In 1965, a group of artists started Drop City, the country’s first hippie community, on an arid six-acre goat farm outside of Trinidad. (Spot #5 on the map.) Clark Richert paid $450 for the land; his co-founders, Gene and JoAnn Barofsky, covered the price of a water hookup; and they began constructing geodesic domes out of scrap materials. The trio, who met as art students at the University of Kansas, created “drop” art by literally dropping painted rocks off a University parking garage. Now they were going to "drop” art into rural America. By the early 1970s, the experiment was over.
Three years later, Dean and Linda Fleming, artists from New York City, and a friend from Drop City, formed Libre on 360 acres just 25 miles from what is now the Unicorns’ land. More than 50 years later, Libre is still inhabited, making it one of the country’s longest-thriving intentional communities.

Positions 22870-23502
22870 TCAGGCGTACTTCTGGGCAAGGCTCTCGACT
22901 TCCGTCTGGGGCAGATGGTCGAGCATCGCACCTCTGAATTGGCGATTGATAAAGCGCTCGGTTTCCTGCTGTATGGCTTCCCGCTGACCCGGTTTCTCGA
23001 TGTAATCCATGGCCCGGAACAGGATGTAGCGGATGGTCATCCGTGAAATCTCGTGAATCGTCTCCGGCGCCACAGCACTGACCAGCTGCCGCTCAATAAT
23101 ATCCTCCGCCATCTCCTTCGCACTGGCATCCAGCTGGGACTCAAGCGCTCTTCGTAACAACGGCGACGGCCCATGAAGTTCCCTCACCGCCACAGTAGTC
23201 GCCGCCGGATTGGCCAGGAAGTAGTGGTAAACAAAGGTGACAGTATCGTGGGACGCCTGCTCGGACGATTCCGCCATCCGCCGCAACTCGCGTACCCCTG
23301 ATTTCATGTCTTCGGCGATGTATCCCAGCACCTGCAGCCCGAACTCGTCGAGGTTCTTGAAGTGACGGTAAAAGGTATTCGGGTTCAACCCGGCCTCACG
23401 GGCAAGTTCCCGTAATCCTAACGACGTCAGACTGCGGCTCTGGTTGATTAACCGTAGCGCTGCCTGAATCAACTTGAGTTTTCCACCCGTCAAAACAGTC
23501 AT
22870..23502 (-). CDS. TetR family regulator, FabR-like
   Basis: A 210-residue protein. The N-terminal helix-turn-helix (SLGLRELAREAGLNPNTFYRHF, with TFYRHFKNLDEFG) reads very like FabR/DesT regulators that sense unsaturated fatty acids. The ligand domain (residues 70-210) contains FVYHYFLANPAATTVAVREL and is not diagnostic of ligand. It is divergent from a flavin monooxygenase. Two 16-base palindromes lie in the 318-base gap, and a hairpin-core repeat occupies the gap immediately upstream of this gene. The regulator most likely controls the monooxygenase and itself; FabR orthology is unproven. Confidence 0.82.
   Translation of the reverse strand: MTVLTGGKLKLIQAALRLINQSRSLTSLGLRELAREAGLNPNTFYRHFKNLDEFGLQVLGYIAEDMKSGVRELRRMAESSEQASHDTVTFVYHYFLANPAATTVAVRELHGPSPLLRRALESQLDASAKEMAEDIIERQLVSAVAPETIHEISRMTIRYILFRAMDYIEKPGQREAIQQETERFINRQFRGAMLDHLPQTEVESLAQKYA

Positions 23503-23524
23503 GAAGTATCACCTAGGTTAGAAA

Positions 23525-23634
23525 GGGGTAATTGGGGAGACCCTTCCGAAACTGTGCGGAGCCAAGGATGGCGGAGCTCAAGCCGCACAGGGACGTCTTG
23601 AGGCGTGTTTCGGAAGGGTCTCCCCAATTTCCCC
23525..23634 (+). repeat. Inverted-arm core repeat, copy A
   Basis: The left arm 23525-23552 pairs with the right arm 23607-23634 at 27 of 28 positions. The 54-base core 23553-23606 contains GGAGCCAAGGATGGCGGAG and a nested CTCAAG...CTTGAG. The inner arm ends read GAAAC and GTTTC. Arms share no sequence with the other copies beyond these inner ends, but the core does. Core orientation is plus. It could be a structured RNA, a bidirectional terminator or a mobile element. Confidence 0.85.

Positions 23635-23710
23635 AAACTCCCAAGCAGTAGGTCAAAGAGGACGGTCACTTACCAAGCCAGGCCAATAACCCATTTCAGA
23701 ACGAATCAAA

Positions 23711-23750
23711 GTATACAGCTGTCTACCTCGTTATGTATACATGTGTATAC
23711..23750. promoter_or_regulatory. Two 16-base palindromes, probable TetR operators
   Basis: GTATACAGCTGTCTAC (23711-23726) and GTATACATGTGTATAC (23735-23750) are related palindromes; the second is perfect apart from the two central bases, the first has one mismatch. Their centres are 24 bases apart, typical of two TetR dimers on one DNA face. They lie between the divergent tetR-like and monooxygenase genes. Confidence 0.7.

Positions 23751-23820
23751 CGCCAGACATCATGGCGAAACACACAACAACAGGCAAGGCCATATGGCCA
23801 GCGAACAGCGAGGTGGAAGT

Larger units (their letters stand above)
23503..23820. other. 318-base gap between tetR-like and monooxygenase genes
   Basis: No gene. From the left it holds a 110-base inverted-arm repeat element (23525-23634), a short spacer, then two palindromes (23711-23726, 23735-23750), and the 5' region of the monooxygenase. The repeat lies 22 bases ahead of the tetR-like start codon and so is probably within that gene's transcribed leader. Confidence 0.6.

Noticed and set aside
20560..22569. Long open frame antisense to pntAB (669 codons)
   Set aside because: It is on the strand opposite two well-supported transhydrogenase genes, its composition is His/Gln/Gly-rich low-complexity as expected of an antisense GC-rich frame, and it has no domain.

Libre and Drop City acted like a beacon, drawing dozens more communities to the area and into Northern New Mexico. They also proliferated across the country, especially in Vermont, during the 1970s back-to-the-land movement and cultural reckonings over civil rights and Vietnam.
Meanwhile two other significant occurrences created a draw to the area. In 1969, Dr. Stanley Biber, a small-town doctor, performed one of the country’s first gender-affirmation surgeries in Trinidad. So many people came to see him over his 40-year career that “going to Trinidad” became a euphemism for the procedure. And in the 1980s, Maurice Strong and his wife, Hanne, declined to develop land in the San Luis Valley (spot #7 on the map) and instead donated it to spiritual leaders of all faiths to build retreats for their followers.